Gartner: Labor Productivity Declines Endanger Critical Supply Chain Objectives
May 8, 2023
Opening Keynote at Gartner Supply Chain Symposium/Xpo™ Highlights Three Areas for Chief Supply Chain Officers to Unlock New Sources of Productivity
Historically low labor productivity levels threaten every aspect of the Chief Supply Chain Officer’s (CSCO) agenda, according to Gartner.
Gartner experts shared these findings today during the opening keynote presentation at the Gartner Supply Chain Symposium/Xpo™, which is taking place here through Wednesday.
“Labor productivity levels are historically low and stalled out, in large part due to lack of investment in workforce innovations. One clear symptom is that turnover is 33% higher in supply chain organizations compared to pre-pandemic levels,” said Caroline Chumakov, Director Analyst in Gartner’s Supply Chain Practice. “While that may paint a discouraging picture, it also provides an excellent basis for supply chain leaders to experiment and rethink how they unlock, mobilize and augment the workforce to greater productivity.”
Chumakov recommended that CSCOs focus on unlocking individual potential, community potential and technological potential in support of workforce enablement to reverse the trend. Each area can unlock significant productivity gains and can be harnessed together to deliver on the legacy objectives that CSCOs most prioritize.
Individual potential – High-demand skills are often already available in supply chain organizations but are too often trapped by the confining nature of the job description. CSCOs can unlock more skills and flexibility by breaking down projects into component tasks and seeking skills needed for those tasks across the entire organization and even beyond it. This can be applied to challenging positions requiring multiple skills.
“Often these complex positions can be distilled into a handful of core roles that can be more effectively aligned to individual employee strengths,” Chumakov said.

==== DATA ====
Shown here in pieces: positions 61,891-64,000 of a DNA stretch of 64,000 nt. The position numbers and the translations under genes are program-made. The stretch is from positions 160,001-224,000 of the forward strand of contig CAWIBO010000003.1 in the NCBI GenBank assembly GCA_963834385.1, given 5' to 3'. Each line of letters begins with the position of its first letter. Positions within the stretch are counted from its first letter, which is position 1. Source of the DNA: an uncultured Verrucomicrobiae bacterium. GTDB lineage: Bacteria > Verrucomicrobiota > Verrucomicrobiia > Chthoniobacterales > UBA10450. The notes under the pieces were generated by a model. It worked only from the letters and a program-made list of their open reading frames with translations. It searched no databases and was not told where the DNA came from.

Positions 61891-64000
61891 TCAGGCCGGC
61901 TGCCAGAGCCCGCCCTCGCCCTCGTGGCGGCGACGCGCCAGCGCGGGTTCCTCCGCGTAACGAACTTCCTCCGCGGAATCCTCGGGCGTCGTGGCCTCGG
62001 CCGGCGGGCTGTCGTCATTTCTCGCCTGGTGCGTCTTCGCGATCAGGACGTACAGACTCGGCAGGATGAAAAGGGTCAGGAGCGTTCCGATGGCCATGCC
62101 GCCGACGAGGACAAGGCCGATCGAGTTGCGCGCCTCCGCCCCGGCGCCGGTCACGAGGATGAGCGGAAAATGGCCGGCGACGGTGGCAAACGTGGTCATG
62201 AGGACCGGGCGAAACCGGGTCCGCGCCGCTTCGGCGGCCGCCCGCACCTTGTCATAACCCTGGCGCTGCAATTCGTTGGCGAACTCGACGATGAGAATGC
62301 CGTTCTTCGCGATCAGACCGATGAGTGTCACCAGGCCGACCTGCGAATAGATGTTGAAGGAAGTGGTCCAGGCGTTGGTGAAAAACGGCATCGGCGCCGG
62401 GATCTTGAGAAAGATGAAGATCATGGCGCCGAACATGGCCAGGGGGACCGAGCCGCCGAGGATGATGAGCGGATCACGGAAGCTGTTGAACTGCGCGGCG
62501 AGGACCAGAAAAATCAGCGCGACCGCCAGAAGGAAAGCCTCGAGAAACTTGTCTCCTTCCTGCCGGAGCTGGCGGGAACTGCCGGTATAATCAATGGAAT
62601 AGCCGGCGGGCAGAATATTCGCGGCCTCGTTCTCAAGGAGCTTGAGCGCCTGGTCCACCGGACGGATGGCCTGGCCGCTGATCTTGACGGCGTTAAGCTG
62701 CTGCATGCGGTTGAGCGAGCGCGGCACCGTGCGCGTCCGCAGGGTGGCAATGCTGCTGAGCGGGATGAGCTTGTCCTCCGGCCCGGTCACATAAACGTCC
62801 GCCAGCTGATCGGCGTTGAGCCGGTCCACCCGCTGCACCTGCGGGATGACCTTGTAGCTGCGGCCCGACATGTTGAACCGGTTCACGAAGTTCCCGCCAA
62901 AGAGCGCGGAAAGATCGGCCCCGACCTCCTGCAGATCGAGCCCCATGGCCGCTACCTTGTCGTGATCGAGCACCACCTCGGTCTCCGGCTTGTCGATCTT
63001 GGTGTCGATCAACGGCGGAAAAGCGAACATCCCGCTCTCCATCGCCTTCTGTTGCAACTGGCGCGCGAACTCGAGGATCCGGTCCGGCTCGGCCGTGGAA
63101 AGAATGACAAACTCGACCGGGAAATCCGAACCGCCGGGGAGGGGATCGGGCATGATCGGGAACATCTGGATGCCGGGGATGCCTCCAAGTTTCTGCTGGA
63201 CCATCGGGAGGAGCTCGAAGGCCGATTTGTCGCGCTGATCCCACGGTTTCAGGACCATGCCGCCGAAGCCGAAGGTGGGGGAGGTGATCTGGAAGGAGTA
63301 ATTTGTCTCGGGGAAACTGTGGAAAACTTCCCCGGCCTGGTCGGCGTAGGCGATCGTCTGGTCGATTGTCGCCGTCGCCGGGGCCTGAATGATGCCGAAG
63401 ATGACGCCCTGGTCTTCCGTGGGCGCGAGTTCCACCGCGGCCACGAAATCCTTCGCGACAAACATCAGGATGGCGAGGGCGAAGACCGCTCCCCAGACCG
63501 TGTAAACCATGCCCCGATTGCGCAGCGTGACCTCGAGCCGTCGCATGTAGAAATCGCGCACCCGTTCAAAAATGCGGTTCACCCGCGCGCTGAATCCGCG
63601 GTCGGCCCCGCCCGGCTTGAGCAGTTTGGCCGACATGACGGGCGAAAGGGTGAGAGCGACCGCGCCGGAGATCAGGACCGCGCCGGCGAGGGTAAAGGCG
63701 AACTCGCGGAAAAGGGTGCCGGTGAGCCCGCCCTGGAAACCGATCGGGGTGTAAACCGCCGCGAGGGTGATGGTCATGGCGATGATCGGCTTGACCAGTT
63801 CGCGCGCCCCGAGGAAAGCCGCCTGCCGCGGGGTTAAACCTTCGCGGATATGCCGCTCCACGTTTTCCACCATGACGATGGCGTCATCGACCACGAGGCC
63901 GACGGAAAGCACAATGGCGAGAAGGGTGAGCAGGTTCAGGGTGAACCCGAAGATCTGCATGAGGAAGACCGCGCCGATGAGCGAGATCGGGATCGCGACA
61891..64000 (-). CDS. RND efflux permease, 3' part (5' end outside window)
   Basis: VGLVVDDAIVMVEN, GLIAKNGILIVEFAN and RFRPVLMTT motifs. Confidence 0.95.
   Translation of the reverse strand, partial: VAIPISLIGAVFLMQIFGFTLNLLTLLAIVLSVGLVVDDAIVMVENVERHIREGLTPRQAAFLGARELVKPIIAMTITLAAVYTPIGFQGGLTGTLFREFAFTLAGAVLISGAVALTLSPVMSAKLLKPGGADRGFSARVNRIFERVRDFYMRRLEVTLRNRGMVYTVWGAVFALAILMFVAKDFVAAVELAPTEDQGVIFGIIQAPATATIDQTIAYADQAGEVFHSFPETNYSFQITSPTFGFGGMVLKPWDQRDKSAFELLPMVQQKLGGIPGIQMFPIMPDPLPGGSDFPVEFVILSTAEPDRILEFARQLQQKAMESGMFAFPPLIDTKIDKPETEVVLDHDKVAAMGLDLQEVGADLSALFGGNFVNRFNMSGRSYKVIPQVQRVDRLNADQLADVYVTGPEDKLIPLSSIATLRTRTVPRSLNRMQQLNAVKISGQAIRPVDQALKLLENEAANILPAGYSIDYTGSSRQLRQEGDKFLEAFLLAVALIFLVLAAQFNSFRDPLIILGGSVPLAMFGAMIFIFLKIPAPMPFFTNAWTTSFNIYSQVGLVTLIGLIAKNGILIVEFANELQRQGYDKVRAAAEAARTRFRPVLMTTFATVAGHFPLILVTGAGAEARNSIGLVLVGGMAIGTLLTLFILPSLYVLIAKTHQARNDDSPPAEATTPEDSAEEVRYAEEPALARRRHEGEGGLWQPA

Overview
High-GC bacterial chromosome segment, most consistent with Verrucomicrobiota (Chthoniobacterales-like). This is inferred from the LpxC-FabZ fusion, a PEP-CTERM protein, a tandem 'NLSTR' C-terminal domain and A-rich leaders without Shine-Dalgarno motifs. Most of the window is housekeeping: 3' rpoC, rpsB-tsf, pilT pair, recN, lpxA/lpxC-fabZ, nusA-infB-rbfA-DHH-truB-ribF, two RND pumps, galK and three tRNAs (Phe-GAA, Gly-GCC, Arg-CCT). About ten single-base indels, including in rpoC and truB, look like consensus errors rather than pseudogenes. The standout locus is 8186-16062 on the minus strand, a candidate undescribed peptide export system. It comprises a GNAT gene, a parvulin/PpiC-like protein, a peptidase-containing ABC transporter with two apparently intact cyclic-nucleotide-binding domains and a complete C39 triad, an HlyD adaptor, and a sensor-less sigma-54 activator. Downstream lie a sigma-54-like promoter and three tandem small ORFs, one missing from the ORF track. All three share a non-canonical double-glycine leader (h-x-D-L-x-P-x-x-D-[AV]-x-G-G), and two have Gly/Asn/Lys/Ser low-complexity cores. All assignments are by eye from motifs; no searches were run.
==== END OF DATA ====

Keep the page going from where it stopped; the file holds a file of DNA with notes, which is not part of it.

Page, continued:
Community potential – Organizations can leverage crisis situations and market opportunities as a reason to breakdown silos and find new, more efficient organizational structures. These spontaneous reorganizations happened at many companies during the initial disruptions of the COVID era and can be productively harnessed to build resiliency in the face of new challenges, such as persistent inflation or a potential economic downturn.
“The nature of these big challenges demand a new, community-driven approach where people come together across reporting lines and even across organizational boundaries. It also requires decision-making that is continuous, within the context of the extended supply chain and connected to critical stakeholders,” said Chumakov.
Donna Goodwin, the VP North America Alliance Sales at Quantexa added, “Quantexa believes that organizations need to harness the power of context to detect and prevent fraud, corruption and other supply chain integrity risks. By creating a 360 contextual view of suppliers, you can identify hidden connections and risk. Many financial and non-financial risks arise from the people and organizations which support operations through the supply chain. Trusted by banks, governments and other large organizations globally, Quantexa's platform is proven to effectively detect fraud, corruption, conflicts and other integrity risks within an organizations supplier base to protect their reputation and profitability.
To overcome these challenges a more contextual approach through combining internal and external data with advanced technology is required for organizations to provide a holistic view of each supplier to uncover hidden connections, drive supply chain integrity and deliver better outcomes. Together with our NA partner ecosystem, we’re working to do just that for customers.”
Technological potential – New technology solutions, such as actionable AI and smart robotics, can make work easier and less mundane for employees, but employee mistrust of these technologies threaten to stymie the full set of benefits on offer. All new ways of working should be designed with the human-technology relationship in mind. Organizations should also prioritize reciprocal learning – the opportunity for employees to safely make sense of new technology, and technology can learn from human input.
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